Create Your Table of Authorities

Building a table of authorities allows you to quickly and easily reference any other legal material used in the creation of your document. Microsoft Word makes it easy to keep up with those references and create your table. 

First, mark your citations. Choose the first citation in your document. You can then either use Alt + Shift + I or click the References option, then choose Mark Citation in the Table of Authorities. When the text box pops up, edit the long citation to include all relevant information. Then, click the category that applies to the citation. 

Next, fill in all relevant information in the Short Citation box. Once the information has been completed and you have selected either Mark Citation or Mark All, move on to the Next Citation by clicking the button.  

Next, insert the table of authorities in your document. Choose References, then Table of Authorities, then Insert Table of Authorities. You can either create a table of authorities that is specific to specific categories or select “All” in the Category box. 

Word provides several preformatted table of authorities options. However, if you prefer to choose your own formatting or layout, you can customize your format.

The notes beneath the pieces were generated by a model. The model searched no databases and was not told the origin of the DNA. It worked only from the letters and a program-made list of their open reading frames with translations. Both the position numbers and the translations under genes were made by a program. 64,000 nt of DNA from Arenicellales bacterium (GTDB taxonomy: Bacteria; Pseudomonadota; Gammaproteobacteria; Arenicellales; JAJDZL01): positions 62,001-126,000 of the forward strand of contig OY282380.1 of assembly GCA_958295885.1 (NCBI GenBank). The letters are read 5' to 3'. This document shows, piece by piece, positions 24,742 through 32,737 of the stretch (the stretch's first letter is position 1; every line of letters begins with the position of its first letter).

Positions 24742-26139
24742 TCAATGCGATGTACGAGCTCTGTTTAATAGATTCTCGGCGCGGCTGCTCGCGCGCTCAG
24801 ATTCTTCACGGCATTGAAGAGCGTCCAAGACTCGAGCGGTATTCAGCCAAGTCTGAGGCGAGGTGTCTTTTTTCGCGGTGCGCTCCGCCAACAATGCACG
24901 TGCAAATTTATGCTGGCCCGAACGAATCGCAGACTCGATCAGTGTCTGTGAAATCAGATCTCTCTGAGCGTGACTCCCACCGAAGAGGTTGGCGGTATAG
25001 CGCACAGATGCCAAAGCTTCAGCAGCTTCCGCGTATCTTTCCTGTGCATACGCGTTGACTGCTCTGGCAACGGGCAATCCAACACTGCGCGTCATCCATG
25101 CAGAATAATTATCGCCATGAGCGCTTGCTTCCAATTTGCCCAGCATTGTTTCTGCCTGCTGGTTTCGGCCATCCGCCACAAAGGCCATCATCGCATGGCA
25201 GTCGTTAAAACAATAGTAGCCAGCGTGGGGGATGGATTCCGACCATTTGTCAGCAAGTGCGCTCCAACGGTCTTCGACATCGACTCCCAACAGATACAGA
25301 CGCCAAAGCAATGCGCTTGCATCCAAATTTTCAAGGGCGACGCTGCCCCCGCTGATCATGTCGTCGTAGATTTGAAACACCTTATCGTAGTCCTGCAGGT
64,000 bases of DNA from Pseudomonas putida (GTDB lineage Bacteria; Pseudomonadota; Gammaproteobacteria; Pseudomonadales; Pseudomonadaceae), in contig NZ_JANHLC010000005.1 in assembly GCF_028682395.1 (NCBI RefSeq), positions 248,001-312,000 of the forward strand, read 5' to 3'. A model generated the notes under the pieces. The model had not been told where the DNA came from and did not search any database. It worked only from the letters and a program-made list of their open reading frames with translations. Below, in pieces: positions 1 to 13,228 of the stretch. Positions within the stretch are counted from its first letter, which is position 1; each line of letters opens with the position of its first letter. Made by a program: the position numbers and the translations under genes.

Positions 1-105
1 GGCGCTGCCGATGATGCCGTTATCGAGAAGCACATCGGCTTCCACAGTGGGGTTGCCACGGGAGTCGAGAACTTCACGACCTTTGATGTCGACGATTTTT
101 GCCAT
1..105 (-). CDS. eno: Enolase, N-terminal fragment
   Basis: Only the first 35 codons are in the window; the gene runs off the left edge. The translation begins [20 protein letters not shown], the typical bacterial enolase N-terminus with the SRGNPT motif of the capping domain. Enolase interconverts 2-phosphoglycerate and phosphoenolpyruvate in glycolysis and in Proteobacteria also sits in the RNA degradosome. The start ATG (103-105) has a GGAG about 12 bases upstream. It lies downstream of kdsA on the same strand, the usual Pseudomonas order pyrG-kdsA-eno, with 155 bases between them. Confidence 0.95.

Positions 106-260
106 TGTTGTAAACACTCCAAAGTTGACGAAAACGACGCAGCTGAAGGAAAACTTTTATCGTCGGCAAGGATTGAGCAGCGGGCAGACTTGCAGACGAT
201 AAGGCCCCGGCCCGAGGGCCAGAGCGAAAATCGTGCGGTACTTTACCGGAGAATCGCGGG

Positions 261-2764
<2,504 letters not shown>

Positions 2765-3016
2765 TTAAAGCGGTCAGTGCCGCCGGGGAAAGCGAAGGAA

Automating Your Formatting

Automated formatting makes it easy to start a new legal document. Instead of having to go through and reset all your formatting options each time you begin a new document, you can simply choose the format you’re looking for and get started providing the relevant information. 

Creating a Style

Creating a style allows you to quickly select the formatting you want for a specific document or section of a document. It can prove useful to have a style for document types or formatting areas that you use regularly. If you’ve already set up the document or section of the document to use the style you want, highlight it and click Styles. Then, select Create a Style. You can name your style based on its purpose: for example, if you use the style for a particular type of legal document, you might want to name it after that document. Then, when you next want to use that style, you can quickly select it from the Style menu. 

Choose a simple naming system so that you can easily find the format and style you’re looking for.

Setting Up Autoformatting as You Type

There are several ways Word can help with autoformatting as you type your document. If you want to see what changes Word is set to make, or to create your own formatting, go to File, select Options, and click on AutoCorrect Options. Not only can Word take on some basic formatting, including smart quotes and hyperlinks, it can handle:

  • Automatic bulleted lists
  • Tables
  • Heading styles
  • Border lines